Wednesday, September 28, 2011

Running In Saigon

Frustrated that flooding prevented me from running on the streets of Siem Reap, I have been itching to get out on the streets of Saigon. I would have run yesterday if we hadn't booked a full day trip to the Mekong Delta...which required an early departure so we could stop for ca phe sua da before catching the bus from Saigon Tourist.

Concerned that daytime temperatures are significantly warmer (and traffic crazier) during the day here, I wake up at 5am to make sure I am outside by 5:30. It is raining lightly when I first step outside, but the sky is lightening. Perhaps the reason will stop. This is probably the last time I can run during our trip given how long it takes our clothes to air dry (and Valerie does not want to pack stinky running clothes for our long flights home). I take my chances and cross the traffic circle.

I warm up by orbiting the traffic circle's island. Actually, the one in front of the hotel is more of a hemi-circle. I then cross over to the river side of the main street here assuming that I would have fewer intersections to cross by following it south as far as I can. Note that I do not have a hotel provided running map. I will be making this route up as I go along. I have looked at Google Maps, so I know there will be a bridge roughly a half mile from here. I just don't know if I can safely run across it, turn before it, or if I will have to turn back the way I came.

The sidewalk on the riverside of Ton Duc Thang starts wide as there appears to be a park to my left (along with a couple of riverside restaurants). However, barriers prevent me from crossing into the park...so I continue close to the street. This stretch soon ends and I see stairs up to the bridge...and I can see the sidewalk on the bridge has a railing dividing it from the traffic. I decide to cross the bridge. Unexpectedly, this may be the safest stretch of my entire run.

The steps descend to Nguyen Tat Thanh near a pink government building of some kind with a warship clearly beyond. As I continue along street level, I pass Saigon Port (where the ship is docked) and soon come to the first intersection. To the right, this street appears to be a major avenue, but to the left it seems a quiet side street. I do not expect much cross traffic, so I have no issue crossing it...but figure I should see if it brings me to a road that brings me closer to the water.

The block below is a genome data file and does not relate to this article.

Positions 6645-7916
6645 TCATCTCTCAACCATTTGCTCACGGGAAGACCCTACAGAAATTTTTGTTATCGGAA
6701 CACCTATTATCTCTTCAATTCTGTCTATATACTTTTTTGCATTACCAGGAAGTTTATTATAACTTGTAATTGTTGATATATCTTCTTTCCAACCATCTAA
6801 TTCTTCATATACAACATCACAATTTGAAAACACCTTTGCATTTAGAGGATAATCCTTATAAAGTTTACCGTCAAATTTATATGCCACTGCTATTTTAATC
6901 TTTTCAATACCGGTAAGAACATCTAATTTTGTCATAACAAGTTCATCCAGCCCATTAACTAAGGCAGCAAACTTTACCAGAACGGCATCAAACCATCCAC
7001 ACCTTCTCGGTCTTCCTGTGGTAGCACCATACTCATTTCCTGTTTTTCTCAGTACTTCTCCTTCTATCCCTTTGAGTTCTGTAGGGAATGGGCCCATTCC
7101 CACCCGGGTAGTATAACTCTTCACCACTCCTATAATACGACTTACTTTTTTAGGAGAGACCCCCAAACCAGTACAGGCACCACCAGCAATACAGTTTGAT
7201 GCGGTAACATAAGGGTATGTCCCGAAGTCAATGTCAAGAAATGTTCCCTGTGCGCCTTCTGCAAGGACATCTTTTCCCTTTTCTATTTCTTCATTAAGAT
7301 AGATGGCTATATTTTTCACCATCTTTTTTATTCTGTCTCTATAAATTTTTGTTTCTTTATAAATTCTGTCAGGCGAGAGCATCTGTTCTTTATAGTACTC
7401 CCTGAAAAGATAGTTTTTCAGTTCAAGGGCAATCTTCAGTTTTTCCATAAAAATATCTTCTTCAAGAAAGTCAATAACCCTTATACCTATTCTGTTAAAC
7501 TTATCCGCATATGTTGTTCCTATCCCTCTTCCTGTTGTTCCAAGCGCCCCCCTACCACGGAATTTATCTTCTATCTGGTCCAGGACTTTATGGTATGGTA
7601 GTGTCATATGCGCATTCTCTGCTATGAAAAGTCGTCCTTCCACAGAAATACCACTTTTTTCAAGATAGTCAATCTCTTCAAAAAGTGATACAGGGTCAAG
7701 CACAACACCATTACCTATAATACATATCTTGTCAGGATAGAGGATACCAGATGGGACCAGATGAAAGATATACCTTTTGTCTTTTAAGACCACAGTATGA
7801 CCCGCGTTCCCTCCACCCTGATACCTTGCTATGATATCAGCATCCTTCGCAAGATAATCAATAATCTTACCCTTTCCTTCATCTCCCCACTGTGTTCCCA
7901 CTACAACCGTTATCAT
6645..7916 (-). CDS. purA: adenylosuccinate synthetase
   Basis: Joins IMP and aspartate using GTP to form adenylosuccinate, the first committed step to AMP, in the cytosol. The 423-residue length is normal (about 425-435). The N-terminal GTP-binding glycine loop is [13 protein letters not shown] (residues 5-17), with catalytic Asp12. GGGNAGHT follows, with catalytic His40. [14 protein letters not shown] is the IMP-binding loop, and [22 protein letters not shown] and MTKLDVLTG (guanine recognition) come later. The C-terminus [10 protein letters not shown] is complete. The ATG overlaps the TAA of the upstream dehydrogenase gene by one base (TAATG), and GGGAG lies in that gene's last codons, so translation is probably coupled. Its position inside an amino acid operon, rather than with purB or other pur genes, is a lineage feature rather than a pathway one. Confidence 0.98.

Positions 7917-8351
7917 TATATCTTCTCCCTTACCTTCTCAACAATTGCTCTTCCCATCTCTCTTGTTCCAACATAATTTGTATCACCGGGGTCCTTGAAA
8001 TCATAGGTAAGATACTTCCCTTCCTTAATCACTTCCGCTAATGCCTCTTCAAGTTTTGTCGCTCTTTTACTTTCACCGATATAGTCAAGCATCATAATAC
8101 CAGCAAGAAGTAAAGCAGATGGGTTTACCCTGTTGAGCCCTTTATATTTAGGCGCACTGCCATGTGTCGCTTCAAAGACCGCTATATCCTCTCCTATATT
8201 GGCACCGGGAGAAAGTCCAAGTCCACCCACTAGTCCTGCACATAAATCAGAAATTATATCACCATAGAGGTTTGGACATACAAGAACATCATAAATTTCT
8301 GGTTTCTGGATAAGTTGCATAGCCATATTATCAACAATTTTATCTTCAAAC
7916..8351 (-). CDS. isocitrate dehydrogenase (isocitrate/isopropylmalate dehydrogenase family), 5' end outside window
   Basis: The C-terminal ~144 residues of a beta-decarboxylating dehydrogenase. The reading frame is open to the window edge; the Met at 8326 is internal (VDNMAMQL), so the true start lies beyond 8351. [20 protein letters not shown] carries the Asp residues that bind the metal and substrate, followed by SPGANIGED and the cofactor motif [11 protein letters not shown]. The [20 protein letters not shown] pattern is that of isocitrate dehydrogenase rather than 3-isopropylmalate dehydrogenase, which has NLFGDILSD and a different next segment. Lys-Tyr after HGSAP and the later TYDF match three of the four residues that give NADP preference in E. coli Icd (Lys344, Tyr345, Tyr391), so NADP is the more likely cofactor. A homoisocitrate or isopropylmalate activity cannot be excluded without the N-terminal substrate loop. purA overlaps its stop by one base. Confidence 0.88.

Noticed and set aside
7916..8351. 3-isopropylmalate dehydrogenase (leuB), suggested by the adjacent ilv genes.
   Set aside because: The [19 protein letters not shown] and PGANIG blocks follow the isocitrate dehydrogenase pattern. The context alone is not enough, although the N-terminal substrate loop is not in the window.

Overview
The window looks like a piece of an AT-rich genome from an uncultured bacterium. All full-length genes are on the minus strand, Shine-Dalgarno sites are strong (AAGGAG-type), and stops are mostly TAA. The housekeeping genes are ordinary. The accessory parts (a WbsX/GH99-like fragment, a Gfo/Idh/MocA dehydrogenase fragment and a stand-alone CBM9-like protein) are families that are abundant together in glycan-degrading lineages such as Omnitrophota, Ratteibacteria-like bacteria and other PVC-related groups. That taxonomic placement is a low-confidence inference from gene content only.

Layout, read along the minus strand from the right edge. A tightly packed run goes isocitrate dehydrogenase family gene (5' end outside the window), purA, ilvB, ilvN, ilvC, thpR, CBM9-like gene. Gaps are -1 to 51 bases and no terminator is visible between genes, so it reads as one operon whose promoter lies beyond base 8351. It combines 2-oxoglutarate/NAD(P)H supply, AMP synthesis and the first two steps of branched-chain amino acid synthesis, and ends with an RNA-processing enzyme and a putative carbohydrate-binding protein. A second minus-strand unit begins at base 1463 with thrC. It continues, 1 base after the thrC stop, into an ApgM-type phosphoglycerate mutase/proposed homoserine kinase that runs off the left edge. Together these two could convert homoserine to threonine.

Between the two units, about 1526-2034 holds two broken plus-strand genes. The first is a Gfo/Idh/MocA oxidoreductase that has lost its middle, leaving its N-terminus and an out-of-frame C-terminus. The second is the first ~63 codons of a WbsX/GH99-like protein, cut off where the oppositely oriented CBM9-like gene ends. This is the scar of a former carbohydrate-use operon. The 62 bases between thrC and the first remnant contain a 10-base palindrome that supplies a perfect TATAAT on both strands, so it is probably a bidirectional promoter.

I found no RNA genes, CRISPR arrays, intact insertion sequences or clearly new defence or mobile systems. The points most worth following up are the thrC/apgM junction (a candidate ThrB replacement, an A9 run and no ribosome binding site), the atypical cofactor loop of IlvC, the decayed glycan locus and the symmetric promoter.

The neighborhood here is a bit more sketchy, but there are some cafes and food carts here...likely will get busy during lunch given their proximity to the port. I find it amusing how some Vietnamese just seem to stand in front of their homes doing hardly anything. I wonder what they must be thinking about me as I run by them...I can feel their stares. This street dead-ends at a gate, so I must turn back.

I continue south along Nguyen Tat Thanh, but the sidewalk area varies in width. I must watch every step for puddles, mud, potholes, planters, parked scooters, pedestrians. Ocassionaly a scooter pulls out or crosses to park on the sidewalk ahead of me. My pace suffers as obstacle avoidance becomes my primary concern. A pair of buses loading passengers and some rather large flower displays placed adjacent to them push me to the limit, but I manage to get through the crowd safely and without having to divert into oncoming lanes of traffic.

I cross another quiet side street no longer feeling compelled to explore it. The road continues alongside a wall with no businesses...an ideal stretch of sidewalk to regain my pace. Some low hanging branches cause me to such from time to time and there are still puddles and muddy patches to avoid,but I am feeling much better now.


I come to a fork in the road. One road remains at street level to my left. The other two options lead to bridges. I figure this is as good as any point to turn back.

Traffic is increasing, but, as I have remained on the same side of the street, I am now going with the flow. Should I need to step in the street to avoid something on the sidewalk (or due to lack of sidewalk), I will have to look back first to make sure I don't step in front of a vehicle.


The buses have departed, so the return run seems less eventful even though more businesses have opened and placed stuff on (or have scooters parked upon) the sidewalks in front of them. I even pass a banh mi cart...surprised how early some of these start serving.



Before crossing the bridge back to the hotel, I decide to check under it...to see if there is a nice walkway to run along the canal. It does not look all that nice, so I go back to the bridge.

I continue north past the hotel to see how far I can go without encountering a major intersection. I make it as far as a shipyard. So many vehicles, mostly scooters, flow in and out of or around the entrance...many using the sidewalk beyond it as an additional lane...that I decide to turn back. My run will total more than 5 miles, so this is sufficient distance given how infrequently I have run since arriving in Southeast Asia.

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